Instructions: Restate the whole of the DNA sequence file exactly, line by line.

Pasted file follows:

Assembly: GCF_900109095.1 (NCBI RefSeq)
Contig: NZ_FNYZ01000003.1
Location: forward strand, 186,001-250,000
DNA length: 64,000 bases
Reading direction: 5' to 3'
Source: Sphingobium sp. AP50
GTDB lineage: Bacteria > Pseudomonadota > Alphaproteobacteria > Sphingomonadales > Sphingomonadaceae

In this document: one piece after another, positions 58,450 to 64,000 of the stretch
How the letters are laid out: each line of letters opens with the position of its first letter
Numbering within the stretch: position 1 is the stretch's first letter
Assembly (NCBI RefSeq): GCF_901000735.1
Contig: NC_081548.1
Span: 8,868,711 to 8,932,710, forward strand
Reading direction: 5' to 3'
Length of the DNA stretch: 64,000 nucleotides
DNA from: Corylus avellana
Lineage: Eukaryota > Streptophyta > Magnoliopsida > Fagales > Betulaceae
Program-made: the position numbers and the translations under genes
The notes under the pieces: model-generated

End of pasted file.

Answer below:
Assembly: GCF_900109095.1 (NCBI RefSeq)
Contig: NZ_FNYZ01000003.1
Location: forward strand, 186,001-250,000
DNA length: 64,000 bases
Reading direction: 5' to 3'
Source: Sphingobium sp. AP50
GTDB lineage: Bacteria > Pseudomonadota > Alphaproteobacteria > Sphingomonadales > Sphingomonadaceae

In this document: one piece after another, positions 58,450 to 64,000 of the stretch
How the letters are laid out: each line of letters opens with the position of its first letter
Numbering within the stretch: position 1 is the stretch's first letter
Assembly (NCBI RefSeq): GCF_901000735.1
Contig: NC_081548.1
Span: 8,868,711 to 8,932,710, forward strand
Reading direction: 5' to 3'
Length of the DNA stretch: 64,000 nucleotides
DNA from: Corylus avellana
Lineage: Eukaryota > Streptophyta > Magnoliopsida > Fagales > Betulaceae
Program-made: the position numbers and the translations under genes
The notes under the pieces: model-generated